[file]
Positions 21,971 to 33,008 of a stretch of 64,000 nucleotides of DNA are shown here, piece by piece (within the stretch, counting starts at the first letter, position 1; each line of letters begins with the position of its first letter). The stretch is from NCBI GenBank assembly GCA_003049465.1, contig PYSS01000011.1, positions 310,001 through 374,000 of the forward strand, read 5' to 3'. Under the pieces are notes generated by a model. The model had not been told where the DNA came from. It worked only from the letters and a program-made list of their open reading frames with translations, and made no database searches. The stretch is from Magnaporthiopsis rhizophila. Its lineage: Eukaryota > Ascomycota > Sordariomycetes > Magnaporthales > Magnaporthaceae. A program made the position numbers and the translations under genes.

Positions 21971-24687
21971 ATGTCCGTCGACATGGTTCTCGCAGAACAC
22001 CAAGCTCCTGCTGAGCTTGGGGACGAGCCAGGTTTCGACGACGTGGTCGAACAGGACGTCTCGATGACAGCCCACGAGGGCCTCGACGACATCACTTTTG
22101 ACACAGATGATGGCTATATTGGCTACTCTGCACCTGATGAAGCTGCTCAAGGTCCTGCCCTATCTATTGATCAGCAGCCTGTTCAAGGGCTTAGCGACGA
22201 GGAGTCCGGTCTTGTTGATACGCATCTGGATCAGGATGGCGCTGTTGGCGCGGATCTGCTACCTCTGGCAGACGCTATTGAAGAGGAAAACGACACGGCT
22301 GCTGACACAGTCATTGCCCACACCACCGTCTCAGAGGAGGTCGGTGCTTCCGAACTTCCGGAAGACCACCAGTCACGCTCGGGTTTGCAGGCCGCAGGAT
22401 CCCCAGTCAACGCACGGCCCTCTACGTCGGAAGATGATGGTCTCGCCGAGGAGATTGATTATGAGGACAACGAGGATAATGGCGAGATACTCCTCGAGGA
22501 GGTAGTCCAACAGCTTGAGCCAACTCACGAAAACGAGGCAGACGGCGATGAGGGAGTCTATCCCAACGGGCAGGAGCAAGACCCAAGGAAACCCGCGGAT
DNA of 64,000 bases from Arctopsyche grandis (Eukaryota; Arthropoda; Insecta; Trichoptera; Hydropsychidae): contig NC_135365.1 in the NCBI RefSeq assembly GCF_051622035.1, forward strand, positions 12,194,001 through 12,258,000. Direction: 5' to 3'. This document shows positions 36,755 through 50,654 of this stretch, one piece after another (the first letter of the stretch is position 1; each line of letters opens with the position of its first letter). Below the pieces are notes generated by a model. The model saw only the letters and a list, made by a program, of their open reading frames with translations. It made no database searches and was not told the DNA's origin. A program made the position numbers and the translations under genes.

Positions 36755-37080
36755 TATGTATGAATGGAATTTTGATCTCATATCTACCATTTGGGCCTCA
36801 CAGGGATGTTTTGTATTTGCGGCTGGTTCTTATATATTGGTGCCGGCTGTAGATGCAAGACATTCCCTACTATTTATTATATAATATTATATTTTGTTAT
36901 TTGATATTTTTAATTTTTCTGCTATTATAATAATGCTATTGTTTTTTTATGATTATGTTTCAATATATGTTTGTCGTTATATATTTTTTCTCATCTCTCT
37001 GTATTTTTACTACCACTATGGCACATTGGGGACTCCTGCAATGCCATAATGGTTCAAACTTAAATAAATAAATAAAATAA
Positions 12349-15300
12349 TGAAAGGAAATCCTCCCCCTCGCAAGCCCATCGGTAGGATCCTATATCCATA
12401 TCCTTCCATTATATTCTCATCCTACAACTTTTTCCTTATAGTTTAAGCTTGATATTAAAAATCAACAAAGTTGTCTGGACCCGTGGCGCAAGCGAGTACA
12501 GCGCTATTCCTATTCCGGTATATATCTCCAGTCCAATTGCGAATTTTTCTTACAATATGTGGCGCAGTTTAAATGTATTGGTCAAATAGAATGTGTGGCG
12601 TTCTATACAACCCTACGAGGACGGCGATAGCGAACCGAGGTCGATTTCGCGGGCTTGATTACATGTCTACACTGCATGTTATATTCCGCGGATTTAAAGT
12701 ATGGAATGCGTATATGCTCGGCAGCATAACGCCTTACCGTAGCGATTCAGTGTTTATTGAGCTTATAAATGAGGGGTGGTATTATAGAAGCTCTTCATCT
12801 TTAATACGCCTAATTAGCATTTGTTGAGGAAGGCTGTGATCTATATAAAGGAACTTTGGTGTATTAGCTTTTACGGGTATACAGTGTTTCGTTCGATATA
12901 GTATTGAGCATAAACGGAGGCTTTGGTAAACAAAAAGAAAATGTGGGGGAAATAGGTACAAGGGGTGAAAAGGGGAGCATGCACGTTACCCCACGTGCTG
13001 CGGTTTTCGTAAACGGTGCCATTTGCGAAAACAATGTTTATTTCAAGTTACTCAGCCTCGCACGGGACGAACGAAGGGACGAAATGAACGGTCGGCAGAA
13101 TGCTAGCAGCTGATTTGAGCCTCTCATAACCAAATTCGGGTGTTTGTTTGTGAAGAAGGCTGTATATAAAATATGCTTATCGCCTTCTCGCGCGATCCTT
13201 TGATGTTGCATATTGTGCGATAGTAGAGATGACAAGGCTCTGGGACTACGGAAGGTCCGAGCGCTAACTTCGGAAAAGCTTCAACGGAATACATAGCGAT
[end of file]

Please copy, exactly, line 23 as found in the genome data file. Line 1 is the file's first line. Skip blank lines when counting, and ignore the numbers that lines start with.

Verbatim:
12901 GTATTGAGCATAAACGGAGGCTTTGGTAAACAAAAAGAAAATGTGGGGGAAATAGGTACAAGGGGTGAAAAGGGGAGCATGCACGTTACCCCACGTGCTG